What happens when you take six months of news coverage from around the world and compile a list of every person mentioned and the people they were mentioned alongside? You get a network of 3 million nodes connected by 42 million links. Based on the GDELT Global Knowledge Graph -- a massive compilation of the world's people, organizations, locations, themes, emotions, and events -- this visualization highlights the 25,000 newsmakers mentioned most frequently from April to October 2013 and the 100,000 connections among them.

The yellow cloud represents coverage of the U.S., with President Barack Obama near its center. Countries and regions make up many of the other, larger clusters. The relative centrality of the clusters, their size, and the strength of their ties to other countries give a sense of how prominent each area has been in news coverage and, by inference, the degree of importance world leaders give them. (Zoom in to see the names of individual newsmakers and their connections.)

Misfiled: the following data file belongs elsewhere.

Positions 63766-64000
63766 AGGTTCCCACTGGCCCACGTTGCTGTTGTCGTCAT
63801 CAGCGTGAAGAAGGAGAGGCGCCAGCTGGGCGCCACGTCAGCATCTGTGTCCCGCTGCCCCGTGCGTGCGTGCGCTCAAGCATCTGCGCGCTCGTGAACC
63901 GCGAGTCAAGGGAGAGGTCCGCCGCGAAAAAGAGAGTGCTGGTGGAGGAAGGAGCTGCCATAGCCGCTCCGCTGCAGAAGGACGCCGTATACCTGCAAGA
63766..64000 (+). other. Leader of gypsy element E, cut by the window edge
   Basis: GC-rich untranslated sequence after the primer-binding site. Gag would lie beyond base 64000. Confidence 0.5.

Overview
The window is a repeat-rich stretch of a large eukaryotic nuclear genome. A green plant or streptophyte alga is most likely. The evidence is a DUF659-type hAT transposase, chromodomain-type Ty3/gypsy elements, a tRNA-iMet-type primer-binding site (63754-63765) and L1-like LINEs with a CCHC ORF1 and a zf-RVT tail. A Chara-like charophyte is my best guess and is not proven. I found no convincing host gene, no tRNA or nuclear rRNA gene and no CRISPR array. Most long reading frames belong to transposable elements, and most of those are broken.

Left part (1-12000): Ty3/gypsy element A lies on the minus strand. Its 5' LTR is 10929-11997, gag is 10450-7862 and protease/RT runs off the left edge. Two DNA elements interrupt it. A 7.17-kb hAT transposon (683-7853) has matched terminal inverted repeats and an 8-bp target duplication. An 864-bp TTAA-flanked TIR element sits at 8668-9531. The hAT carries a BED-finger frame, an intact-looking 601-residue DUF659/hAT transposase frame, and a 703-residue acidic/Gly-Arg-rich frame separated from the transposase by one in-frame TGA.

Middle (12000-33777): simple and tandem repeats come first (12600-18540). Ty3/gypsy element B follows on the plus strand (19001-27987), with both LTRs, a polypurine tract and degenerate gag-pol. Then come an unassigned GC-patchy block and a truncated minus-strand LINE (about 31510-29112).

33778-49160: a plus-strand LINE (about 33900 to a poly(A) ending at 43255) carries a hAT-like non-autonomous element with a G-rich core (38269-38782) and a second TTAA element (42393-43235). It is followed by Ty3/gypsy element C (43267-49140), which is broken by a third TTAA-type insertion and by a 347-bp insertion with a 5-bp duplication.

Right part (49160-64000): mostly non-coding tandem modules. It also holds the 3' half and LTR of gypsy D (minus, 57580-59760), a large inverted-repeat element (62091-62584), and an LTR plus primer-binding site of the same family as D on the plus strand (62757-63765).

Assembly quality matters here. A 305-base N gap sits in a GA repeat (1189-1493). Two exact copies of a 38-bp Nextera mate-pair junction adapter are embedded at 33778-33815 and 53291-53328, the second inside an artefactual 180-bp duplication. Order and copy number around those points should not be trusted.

This visualization is, in essence, a snapshot of the global conversation -- not only whom we are talking about and how much, but how each separate discussion is connected to every other discussion and the greater whole. It's a new way of gauging what matters to us, and it's just one of the ways in which big data is changing the way we see the world.

Read the rest in the Dec. 2013 print issue.